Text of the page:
Remembering the Poor (1 Corinthians 16:1-4)


An abrupt transition occurs in 1 Corinthians 16:1-4. Heretofore, Paul has been speaking in lofty theological terms about lofty theological themes. Now, however, he offers four verses of advice on the nuts-and-bolts mechanics of giving. The transition is, if you think about it, a marvelous comment on the Christian life, for the life of faith includes everything from the sublime to the mundane. No aspect of life is untouched by God’s grace. Our ideas must change, and so must our habits – even our spending habits.

“Now about the collection for God’s people….”

In the early church, a dispute arose as to whether a person must become a Jew in order to become a Christian. Christianity is, of course, Jewish. Our Old Testament is the Hebrew Bible. Jesus himself was a fully observant Jew, as were all the writers of the New Testament, except Luke, who was a Gentile. Although the early church dispute is not a live issue for us today, in the first century, it nearly drove the church apart. As you can read in Acts 15, a church council met in Jerusalem and decided that Gentile converts were not required to under circumcision, eat a kosher diet, or in any way observe the Jewish ceremonial law.

Reflecting on this council, Paul writes of the division of missionary labor that resulted from the Jerusalem Council: “James, Peter and John, those reputed to be pillars, gave me and Barnabas the right hand of fellowship when they recognized the grace given to me. They agreed that we should go to the Gentiles, and they to the Jews. All they asked was that we should continue to remember the poor, the very thing I was eager to do” (Galatians 2:9-10).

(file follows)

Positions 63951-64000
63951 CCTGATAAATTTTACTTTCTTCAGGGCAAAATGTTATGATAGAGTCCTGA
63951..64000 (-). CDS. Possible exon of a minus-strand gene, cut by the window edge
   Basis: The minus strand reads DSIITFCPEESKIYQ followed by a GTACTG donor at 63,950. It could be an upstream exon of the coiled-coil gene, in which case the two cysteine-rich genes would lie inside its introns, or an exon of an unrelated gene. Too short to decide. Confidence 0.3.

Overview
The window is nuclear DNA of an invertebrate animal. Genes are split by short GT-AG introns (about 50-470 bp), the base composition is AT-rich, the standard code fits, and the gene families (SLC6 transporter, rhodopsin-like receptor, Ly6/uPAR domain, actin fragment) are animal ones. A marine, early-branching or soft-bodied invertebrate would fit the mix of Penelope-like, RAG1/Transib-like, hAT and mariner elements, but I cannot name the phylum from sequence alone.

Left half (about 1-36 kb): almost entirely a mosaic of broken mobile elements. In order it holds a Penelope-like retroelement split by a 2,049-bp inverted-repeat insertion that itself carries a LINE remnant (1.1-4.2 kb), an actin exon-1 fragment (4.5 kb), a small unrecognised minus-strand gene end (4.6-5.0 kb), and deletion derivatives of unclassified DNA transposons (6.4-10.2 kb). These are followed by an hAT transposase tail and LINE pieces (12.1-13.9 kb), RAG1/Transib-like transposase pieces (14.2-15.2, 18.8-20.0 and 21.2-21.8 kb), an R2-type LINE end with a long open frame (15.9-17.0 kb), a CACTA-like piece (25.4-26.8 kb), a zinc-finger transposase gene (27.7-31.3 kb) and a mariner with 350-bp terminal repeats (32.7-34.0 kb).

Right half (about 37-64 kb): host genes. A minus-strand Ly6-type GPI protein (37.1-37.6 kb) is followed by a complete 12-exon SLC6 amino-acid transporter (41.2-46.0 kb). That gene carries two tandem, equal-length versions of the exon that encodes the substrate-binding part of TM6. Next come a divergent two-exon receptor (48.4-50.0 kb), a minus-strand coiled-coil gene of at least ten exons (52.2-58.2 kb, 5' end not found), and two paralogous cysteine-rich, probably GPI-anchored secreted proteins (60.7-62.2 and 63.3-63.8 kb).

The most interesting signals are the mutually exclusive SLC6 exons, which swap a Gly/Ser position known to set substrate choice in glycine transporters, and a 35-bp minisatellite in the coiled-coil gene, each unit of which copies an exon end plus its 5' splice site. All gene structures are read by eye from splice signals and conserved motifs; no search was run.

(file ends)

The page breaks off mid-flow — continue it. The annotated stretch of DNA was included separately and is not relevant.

The collection for God’s people – especially the poor Christians in Jerusalem – was Paul’s way of keeping his promise. Not only did this collection demonstrate Christian concern for the social well-being of the poor, but it also demonstrated the love of Gentile Christians for Jewish Christians. The offering was a way of supplying needs and bringing people together. In a first-century world where ethnic and religious differences were sharp and strong, and in a church that was still trying to figure out how to be united in spite of these differences, a generous offering for the Jewish poor from Gentile converts would go a long way toward uniting the church.

And, we might add, toward facilitating exuberant worship. “This service that you perform is not only supplying the needs of God’s people but is also overflowing in many expressions of thanks to God. Because of the service by which you have proved yourselves, men will praise God for the obedience that accompanies your confession of the gospel of Christ, and for your generosity in sharing with them and with everyone else. And in their prayers for you their hearts will go out to you, because of the surpassing grace God has given you. Thanks be to God for his indescribable gift!” (2 Corinthians 9:12-15).

As I already wrote, the Jewish-Gentile division in the early church is no longer a live issue for us today, but there are still poor people in our church and in our community. We are, let’s face it, a comparatively wealthy church, and our affluence sometimes makes the poor or the homeless or the otherwise “different” uncomfortable in our presence. What better way to supply their needs, welcome them into our community, and inspire them to worship God than by blessing them materially?

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